Tag Archives: Indie

Review: Unravel

via Wikipedia

Unravel (2016)

PS4 / Rated E

Puzzle / Platformer

Publisher: Electronic Arts

Developer: Coldwood Interactive

When this little indie game from Coldwood Interactive named Unravel was first announced at EA’s 2015 E3 press conference, it immediately caught my attention.  A very nervous Martin Sahlin, the game’s creator, came out on stage and proceeded to introduce us to the game, and its adorable little star, Yarny. (Seen below)  I remember being instantly intrigued with its mechanics and instantly charmed by the games irresistibly cute visual style.  It later went on to release in early 2016, but it seemed to be a game that largely flew under people’s radars…including mine.  After about a year I finally dipped my toes into what Unravel is all about and I was met with a very charming experience with some unique platforming elements that make it standout from some of its peers.

As I mentioned before, the game stars a small red, cat-looking creature named Yarny, who is made entirely of yarn.  Yarny is constantly in awe and wonderment as he explores the objects and environments around him.  The game starts you in a small house that includes pictures of different locations that are important to the homeowner’s life.  Yarny explores these environments and collects memories along the way, slowly telling the emotional and nostalgic stories of the homeowner and their family throughout the years.

It is a very gripping story structure that drives you through the game.  There no cut scenes and a scant amount of characters, but the whole story is told through pictures and mirages in the environments that you explore.  Some of these stories were a little tough to understand, but the game does a fantastic job at capturing the various moments and emotions that families experience, whether it is the happy moments or the sad moments.  It is harrowing at times and will most likely relate to your life in some way.  Unravel, despite its simple concept, has a way of resonating with players, making it a special experience.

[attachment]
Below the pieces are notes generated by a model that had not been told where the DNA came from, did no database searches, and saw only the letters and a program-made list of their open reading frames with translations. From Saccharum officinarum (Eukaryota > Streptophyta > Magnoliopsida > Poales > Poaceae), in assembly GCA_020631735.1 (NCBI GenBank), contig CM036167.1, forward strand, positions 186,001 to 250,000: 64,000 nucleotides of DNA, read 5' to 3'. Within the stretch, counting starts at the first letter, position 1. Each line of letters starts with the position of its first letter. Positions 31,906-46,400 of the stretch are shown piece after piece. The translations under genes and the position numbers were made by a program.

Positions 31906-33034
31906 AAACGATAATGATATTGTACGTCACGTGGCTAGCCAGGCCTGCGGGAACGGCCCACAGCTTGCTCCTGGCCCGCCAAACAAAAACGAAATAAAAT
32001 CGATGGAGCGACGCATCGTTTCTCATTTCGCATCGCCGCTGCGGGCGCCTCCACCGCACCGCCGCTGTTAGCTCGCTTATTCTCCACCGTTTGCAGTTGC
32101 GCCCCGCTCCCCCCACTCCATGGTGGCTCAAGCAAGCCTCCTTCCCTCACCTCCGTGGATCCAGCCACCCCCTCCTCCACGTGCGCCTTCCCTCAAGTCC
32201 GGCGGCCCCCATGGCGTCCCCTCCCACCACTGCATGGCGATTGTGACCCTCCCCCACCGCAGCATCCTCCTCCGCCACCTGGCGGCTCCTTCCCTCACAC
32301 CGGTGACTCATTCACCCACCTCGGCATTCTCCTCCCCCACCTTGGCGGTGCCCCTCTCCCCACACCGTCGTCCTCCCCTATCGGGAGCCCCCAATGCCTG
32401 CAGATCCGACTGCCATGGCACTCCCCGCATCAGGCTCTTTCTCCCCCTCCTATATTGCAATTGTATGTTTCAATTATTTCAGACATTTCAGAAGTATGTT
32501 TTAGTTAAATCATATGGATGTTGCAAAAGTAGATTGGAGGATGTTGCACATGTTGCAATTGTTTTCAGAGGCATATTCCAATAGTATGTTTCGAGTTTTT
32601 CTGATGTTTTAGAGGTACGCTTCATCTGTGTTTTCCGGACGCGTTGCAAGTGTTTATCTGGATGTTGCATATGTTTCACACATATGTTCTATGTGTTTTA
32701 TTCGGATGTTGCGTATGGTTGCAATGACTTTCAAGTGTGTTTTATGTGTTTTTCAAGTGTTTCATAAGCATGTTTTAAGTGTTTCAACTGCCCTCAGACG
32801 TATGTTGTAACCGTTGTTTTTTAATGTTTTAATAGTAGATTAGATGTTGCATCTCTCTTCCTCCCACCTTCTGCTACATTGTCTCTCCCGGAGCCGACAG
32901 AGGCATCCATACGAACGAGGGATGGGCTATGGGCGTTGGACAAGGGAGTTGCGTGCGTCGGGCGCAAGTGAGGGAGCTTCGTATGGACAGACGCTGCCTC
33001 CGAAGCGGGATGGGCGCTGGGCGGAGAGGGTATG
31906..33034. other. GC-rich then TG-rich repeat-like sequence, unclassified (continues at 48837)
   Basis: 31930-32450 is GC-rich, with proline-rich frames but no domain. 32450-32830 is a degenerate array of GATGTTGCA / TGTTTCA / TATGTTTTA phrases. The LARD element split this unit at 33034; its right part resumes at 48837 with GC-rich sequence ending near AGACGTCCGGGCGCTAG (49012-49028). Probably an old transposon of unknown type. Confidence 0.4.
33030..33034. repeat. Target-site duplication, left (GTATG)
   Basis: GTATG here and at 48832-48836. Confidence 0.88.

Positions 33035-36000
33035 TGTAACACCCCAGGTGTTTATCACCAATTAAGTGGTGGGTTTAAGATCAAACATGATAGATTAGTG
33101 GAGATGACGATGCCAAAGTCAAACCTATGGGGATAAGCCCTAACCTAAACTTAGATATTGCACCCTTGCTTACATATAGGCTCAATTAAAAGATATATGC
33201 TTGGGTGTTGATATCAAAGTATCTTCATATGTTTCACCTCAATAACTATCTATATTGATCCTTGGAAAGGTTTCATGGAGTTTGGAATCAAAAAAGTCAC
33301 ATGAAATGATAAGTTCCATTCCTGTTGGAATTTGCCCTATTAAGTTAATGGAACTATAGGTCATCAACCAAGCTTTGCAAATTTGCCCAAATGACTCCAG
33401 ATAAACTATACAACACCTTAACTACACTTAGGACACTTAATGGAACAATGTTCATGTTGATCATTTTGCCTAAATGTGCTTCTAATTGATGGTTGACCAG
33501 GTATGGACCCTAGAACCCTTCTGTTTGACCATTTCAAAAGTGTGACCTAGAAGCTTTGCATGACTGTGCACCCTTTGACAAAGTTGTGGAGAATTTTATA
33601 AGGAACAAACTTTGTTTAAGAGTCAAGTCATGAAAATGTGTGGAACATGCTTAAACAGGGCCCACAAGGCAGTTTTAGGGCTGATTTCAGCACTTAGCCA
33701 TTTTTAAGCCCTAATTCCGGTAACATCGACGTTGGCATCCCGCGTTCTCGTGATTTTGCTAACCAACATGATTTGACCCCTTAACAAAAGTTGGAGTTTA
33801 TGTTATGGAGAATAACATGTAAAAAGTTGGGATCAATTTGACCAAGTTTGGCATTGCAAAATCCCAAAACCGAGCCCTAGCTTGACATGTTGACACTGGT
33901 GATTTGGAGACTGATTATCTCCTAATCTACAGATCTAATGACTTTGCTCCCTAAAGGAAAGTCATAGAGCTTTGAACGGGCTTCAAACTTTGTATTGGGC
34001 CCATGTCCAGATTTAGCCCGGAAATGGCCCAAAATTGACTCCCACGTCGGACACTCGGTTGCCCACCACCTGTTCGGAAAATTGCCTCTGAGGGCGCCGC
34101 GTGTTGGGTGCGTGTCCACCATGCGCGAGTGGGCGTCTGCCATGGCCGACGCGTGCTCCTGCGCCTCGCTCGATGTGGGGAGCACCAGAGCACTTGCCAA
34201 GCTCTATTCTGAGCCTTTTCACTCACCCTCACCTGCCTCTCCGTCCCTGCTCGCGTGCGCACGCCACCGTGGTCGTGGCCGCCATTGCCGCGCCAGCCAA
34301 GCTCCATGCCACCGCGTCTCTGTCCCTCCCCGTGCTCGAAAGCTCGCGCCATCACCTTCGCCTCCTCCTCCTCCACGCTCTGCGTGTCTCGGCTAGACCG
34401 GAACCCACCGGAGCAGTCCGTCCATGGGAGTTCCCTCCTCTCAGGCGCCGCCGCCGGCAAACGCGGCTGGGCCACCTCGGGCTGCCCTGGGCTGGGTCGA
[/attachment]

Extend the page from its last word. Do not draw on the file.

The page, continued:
via Coldwood Interactive

The game is made up of twelve different levels spanning environments like forests, mountainous hilltops, and snowy valleys…to name a few.  These levels require you to use Yarny’s body made of yarn to get pasts its various obstacles and dangers.  Yarny can create rope to swing across gaps, make bridges, and maneuver objects.  If that was not enough, Yarny also unravels (insert title card) as you make your way through the level.  If you are overzealous with your yarn usage, you will eventually run out of yarn and Yarny will be stripped down to his basic frame.  To combat this, there are various “checkpoints” in the levels that allow you to re-spool, giving Yarny more yarn to work with.  I did not find myself running out of yarn too much, but it does add another layer of complexity to the levels and their thoughtful design.  In terms of overall difficulty, the game is not too challenging.  There are moments where the game will get you, but death is never really a burden given the generous checkpoint system.  You also can warp back to the latest checkpoint if you find yourself stuck.

One gripe I have with Unravel’s mechanics are the floaty controls that sometimes make tougher platforming sections a little frustrating.  There were some moments in the game were tighter controls would have been more helpful.  There is a trophy (on PS4) that requires you to go through each level without dying and I quickly found myself giving up because the controls were not as up-to-snuff as I would have liked them to be.  There is also the tiny issue of freshness when it comes to the game’s mechanics.  Unravel does a commendable job, for the most part, of giving you new challenges that change things up, but this evolution in gameplay starts to taper off when you get to the later levels.  Due to the game’s simplistic nature, it is tough to constantly give you new ways of using the mechanics at your disposal.